However, the widespread, perceived public understanding of feminism strays far from its original vision for equal rights. Today, many people see the feminism movement as overly female-focused; after all, it’s called feminism, not “men-ism”. They cite feminism as being hypocritical, that feminists want women over men rather than equality. Like many other movements, feminism has become defined by its most extreme voices. Just like the Black Lives Matter movement in June of last year was characterized by its riots and not by its peaceful protests, feminism has suffered the same demonization more gradually throughout the years. It is the same case the other way around: many left-leaning people judge all Republicans by their party’s crazy president. The media so easily divides us beyond repair, feeding us with information that will only confirm our pre-existing biases; even the simple concept of equal rights cannot escape its most radical, most controversial proponents from tainting its reputation.
I believe, though, that we should not let a group’s most extreme members define its mission. We must try our best to view each movement objectively, evaluating a group as a whole. It may be hard—news outlets have learned to only report on stories people will actually read, and a large majority of these are negative and/or shocking. At the end of the day, who wants to read about a 100 dollar deal when you could be reading about a billion dollar transaction? A middle school election over a presidential one? But by being a conscious consumer of media, we can reduce the influence media outlets have on our opinions.
As such, feminism has become an often-hated movement in society. When people hear the word “feminist,” they may imagine the angry so-called “feminazi,” a person who uses feminist ideals to mask the fact that they dislike men. While people like this exist, the majority of feminists fight for both men’s and women’s rights. Many feminist pages are all-inclusive and intersectional; while they primarily bring women’s issues to the forefront of their activism, they also recognize the issues men deal with, attempting to create online spaces where everyone can feel welcome. To me, this is the true goal of feminism—fighting for equal rights requires tackling everyone’s problems.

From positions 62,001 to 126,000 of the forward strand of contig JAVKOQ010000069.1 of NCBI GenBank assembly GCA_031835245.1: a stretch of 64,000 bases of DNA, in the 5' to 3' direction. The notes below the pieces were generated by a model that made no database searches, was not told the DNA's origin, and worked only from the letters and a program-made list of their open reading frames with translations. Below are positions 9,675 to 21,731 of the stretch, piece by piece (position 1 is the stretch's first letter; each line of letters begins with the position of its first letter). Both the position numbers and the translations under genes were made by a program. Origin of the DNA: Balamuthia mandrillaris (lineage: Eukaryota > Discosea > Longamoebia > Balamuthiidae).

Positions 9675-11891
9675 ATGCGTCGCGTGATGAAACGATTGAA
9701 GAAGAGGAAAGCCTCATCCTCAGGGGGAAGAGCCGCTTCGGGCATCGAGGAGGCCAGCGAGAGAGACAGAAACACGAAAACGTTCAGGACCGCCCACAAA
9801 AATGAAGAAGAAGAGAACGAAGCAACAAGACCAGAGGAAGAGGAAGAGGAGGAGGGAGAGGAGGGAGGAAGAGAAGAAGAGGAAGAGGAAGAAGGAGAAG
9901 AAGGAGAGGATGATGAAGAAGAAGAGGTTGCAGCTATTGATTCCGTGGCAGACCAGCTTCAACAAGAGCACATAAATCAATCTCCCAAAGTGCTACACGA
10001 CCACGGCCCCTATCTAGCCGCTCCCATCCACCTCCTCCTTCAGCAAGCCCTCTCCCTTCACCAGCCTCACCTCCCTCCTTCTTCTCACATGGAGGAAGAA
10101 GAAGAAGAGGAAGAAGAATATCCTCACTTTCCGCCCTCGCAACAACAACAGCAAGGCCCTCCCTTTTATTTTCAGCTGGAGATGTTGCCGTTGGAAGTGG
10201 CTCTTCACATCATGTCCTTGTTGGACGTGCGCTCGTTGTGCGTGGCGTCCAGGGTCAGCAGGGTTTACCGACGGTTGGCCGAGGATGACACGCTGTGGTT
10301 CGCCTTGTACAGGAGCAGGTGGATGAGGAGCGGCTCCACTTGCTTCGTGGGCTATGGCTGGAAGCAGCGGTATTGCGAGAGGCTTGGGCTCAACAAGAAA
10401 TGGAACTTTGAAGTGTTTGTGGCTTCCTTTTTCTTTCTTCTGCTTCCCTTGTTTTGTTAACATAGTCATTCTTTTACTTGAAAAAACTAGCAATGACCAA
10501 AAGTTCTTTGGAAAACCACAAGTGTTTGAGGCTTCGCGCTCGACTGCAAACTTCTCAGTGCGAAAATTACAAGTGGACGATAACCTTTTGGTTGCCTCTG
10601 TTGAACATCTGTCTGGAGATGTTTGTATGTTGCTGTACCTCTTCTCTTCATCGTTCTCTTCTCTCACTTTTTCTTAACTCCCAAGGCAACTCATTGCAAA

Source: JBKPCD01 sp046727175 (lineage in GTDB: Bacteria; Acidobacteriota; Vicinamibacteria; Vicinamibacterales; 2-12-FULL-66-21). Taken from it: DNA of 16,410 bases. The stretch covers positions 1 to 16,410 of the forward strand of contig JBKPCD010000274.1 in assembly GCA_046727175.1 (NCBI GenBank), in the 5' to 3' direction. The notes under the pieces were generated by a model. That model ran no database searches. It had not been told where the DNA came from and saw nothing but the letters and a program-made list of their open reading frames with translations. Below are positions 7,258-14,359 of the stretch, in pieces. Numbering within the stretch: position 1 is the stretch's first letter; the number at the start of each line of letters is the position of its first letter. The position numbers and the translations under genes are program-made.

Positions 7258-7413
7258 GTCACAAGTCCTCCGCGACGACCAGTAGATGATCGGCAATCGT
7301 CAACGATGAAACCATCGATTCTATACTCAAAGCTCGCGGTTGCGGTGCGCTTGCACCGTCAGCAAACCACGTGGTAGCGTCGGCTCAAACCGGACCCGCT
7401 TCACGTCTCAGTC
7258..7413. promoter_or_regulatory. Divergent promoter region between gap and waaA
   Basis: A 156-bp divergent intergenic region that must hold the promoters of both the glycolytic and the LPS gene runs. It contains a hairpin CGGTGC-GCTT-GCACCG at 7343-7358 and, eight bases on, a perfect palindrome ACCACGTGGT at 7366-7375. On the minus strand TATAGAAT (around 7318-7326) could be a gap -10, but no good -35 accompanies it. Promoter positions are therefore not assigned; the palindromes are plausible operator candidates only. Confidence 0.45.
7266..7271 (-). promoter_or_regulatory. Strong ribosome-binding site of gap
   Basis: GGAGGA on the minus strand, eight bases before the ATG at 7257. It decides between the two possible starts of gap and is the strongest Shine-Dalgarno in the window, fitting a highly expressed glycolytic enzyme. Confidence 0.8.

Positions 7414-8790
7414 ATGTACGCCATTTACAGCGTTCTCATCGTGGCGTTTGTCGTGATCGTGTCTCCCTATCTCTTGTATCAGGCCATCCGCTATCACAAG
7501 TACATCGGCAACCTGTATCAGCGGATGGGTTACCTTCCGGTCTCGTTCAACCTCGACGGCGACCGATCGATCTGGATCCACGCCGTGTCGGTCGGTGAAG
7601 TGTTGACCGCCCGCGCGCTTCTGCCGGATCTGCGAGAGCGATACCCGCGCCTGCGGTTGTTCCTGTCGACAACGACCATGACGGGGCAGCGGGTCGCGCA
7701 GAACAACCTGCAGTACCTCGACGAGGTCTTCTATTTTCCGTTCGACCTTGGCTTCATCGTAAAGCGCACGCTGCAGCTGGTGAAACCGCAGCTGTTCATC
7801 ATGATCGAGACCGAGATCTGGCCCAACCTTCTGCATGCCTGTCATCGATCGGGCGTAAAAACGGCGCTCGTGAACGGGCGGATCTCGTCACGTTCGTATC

Too often I see feminism mischaracterized, leading many of my peers to ignore its values or refuse to identify with it. I definitely don’t blame them; while many may agree with its inherent ideals—it’s equal rights, how could they not?—they fear being ostracized or accidentally mislabelling themselves as overly radical. However, I think it’s important that people try to see past these misconceptions, peeling back the curtain to reveal people trying to enact meaningful change. Some people may still view feminism as a threat, believing it as a danger to conservative values, traditional gender norms, or men’s rights. But true feminism—and progress—is not necessarily transition; it is expansion. People can hold onto their time-honored beliefs while respecting new ones. Women can have long hair without feeling uncomfortable with those who have short hair. Men can wear skirts or pants depending on how they want to dress that particular day. Men can still be the money-makers in the family, but women can also fill that role without shame. Unless harmful or severely outdated, these pre-existing norms do not have to be changed, as there is room for expansion. We only need to expand what we see as normal, becoming not only tolerant but celebratory of our differences.